Round 1 Round 2
Submission Deadlines Nov. 1, 2006 Jan. 10, 2007
Decision Dates Jan. 29, 2007 April 2, 2007
Here are my tips for MIT Sloan’s 2007 application. I will try something new this time — indenting instead of putting my tips in red. If you prefer one approach or the other, please leave me a comment.
Prepare a cover letter (up to 500 words) seeking a place in the MIT Sloan MBA Program. Please comment on your career goals and those factors which influenced you to pursue an MBA education at MIT Sloan. The cover letter provides a chance for you to discuss your passions, values, and interests. Through what you write we hope to discover whether you will thrive at MIT Sloan and how you will contribute to our diverse community. Address your cover letter to Mr. Rod Garcia, Director of MBA Admissions.
Please prepare a business résumé that includes your employment history in reverse chronological order, with titles, dates, and whether you worked part time or full time. Your educational record should also be in reverse chronological order and should indicate dates of attendance and degree(s) earned. Other information appropriate to a business resume is welcomed and encouraged. The résumé should not be more than one page long (up to 50 lines).
Use the essays to tell us more about you and how you work, think, and behave. For each essay, please provide a brief overview of the situation followed by a detailed description of your response. Include what you thought, felt, said, and did. Please select experiences or events from the past one to two years.
More than that, the essays are a chance for you to discuss your passions, values, interests, and goals. Emphasize those experiences that were most important and meaningful for you — which may not necessarily be those that were most outwardly prestigious. Be sincere and be specific. There is no one "right" kind of MIT Sloan student; in fact, MIT Sloan deliberately builds each class to unite varied strengths and perspectives. Tell us what particular experiences and expertise you will bring to the mix. The essay instructions and questions are included below.
We are interested in learning more about you and how you work, think, and act. For each essay, please provide a brief overview of the situation followed by a detailed description of your response.
MBA and LFM applicants only:
Essay 1: Please tell us about a time when you had an impact on a person, group, or organization. Describe in detail what you thought, felt, said, and did (500 words or less).
OK. The question. When did you effect change? When did your presence make a difference? What was you contribution. How did you innovate? In terms of structuring this essay, you can start in so many different ways: PAR. The situation before you got involved. The challenge. Your statement that turned the tide. Your mood when things were not going the way you want. The list is endless.
Essay 2: Please describe a time when your team had to arrive at a compromise. Describe in detail what you thought, felt, said, and did (500 words or less).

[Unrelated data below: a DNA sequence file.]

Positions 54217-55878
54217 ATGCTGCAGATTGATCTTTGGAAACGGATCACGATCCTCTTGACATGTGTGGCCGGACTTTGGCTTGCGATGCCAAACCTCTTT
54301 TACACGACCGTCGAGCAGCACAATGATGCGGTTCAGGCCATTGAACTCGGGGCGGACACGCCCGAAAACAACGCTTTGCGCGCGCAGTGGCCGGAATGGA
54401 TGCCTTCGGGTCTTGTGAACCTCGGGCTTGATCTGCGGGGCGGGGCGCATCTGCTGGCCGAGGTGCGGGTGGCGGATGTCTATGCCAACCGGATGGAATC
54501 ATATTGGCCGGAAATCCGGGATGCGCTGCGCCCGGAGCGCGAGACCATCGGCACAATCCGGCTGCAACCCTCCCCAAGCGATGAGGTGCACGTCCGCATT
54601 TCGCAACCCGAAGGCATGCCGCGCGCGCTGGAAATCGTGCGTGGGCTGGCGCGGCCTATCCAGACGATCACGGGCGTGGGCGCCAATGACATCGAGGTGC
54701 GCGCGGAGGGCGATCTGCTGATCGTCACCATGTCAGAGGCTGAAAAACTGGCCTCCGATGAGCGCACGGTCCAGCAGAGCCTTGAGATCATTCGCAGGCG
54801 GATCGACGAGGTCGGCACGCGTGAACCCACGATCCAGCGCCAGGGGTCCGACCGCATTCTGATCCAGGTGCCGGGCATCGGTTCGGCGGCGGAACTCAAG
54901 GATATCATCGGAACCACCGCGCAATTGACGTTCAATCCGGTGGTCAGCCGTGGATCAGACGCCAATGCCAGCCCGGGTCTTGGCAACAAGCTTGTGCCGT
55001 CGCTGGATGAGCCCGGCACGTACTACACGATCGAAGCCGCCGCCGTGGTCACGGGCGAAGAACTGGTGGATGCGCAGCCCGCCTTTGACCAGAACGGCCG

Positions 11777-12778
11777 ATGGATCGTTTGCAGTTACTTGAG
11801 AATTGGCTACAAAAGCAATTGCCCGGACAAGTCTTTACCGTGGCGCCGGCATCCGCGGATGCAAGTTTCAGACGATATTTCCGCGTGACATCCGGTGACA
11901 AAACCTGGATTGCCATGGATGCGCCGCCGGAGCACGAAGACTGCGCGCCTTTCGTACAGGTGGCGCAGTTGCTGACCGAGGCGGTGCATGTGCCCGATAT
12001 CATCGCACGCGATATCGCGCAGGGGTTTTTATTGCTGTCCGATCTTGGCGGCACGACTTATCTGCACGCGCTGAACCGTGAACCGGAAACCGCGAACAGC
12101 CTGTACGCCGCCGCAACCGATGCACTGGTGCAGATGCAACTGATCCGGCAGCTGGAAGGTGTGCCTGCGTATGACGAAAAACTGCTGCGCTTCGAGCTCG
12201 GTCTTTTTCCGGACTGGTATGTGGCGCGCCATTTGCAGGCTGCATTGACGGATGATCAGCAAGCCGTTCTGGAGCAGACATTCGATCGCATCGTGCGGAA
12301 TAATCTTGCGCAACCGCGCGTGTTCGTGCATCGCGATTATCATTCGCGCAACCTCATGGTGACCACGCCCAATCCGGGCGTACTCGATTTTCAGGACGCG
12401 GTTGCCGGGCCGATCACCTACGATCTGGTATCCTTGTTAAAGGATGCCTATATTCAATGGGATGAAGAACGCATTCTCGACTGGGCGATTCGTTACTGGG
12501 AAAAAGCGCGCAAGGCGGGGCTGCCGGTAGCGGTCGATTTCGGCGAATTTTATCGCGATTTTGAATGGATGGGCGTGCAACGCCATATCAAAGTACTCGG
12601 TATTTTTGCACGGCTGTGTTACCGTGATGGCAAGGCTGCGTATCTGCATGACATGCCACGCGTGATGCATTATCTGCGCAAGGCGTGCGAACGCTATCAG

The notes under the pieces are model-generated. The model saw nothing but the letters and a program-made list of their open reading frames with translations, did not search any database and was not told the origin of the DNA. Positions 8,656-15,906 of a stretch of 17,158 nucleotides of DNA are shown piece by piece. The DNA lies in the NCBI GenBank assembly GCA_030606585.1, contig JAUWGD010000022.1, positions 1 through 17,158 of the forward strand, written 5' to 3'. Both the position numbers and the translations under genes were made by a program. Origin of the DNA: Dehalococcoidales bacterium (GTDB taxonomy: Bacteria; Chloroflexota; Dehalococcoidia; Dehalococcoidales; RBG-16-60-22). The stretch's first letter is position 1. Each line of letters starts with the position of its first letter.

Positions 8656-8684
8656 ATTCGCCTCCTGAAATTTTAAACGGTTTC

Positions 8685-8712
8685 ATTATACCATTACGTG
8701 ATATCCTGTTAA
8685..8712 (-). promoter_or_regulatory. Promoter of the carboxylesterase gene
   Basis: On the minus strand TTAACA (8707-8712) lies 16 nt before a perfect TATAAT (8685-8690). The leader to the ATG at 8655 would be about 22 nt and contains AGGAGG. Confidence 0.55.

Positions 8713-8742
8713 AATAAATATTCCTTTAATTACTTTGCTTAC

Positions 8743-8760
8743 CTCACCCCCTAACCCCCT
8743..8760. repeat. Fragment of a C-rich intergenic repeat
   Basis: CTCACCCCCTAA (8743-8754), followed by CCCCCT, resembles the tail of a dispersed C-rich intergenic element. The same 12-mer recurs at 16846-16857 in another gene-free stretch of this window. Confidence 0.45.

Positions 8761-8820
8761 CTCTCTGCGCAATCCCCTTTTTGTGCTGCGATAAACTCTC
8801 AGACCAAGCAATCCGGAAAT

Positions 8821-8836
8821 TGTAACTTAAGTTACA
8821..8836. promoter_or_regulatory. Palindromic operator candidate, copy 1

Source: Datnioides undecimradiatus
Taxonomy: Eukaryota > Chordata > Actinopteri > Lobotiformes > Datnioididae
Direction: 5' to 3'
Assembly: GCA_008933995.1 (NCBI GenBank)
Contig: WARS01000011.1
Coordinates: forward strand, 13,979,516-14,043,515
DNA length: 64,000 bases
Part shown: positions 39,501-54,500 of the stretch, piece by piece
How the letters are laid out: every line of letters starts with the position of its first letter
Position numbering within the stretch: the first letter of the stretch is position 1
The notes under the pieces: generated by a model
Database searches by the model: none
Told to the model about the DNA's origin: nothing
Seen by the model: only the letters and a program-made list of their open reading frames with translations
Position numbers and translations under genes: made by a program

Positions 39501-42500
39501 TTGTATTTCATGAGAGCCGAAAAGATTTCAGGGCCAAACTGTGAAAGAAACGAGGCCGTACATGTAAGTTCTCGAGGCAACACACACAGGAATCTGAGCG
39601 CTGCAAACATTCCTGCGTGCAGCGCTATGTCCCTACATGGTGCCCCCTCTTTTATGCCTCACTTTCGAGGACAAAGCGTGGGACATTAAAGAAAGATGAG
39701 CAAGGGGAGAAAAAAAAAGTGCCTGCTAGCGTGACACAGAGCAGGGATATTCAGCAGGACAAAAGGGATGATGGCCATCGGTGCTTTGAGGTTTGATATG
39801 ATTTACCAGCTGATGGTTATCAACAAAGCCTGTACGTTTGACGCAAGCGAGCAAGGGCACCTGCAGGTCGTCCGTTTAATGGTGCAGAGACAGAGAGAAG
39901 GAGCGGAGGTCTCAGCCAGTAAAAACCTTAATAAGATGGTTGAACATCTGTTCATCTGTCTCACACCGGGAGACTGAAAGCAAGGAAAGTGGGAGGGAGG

Essay 3: Please tell us a time when you advocated for a position. What alternatives did you consider? Describe in detail what you thought, felt, said, and did (500 words or less).
New for 2007. When did you persuade others to follow your lead? When did you argue for a particular course of action or position? If you can, in addition to revealing what you thought, felt, said, and did, if you can describe the outcome. How did you affect, influence, and contribute? Quantify if possible.
Essay 4: Please tell us a time when you put an idea into action. Describe in detail what you thought, felt, said, and did (500 words or less).
This question relates directly to the MIT Sloan emphasis on innovation as well as its motto: mens et manus or "mind and hand" How can you translate your ideas into from potential to real, from thought to action. More importantly to MIT, when have you done so.
If you take a step back and look at these four questions they relate to MIT Sloan’s core values: innovation, leadership, and collaboration as well as its motto of mens et manus . MIT Sloan clearly — and this is true of most schools, wants to see that you have the qualities they value and want to develop (not create.) Keep those values in mind as you choose what and how to portray yourself in your essays. Also realize that if you don’t share those values or can’t demonstrate that you share them, you are probably not a fit for MIT Sloan.
Use this part of the application to give us any additional information that might help us understand the choices you have made, your leadership activities and skills, and your scholastic and professional achievements. Please elaborate on your personal interests, activities and hobbies, as well as any special circumstances you feel are relevant.
We would like to know what you’ve learned and how you learned it. Please tell us anything that will round out our impression of you as a unique individual.
Several years ago Rod Garcia told me that he starts reading an application with the answer to this question, which at the time was optional. This is not a throw away. Make a good impression on Rod if he is the one reading your file. Give everyone reading it another reason to admit you.
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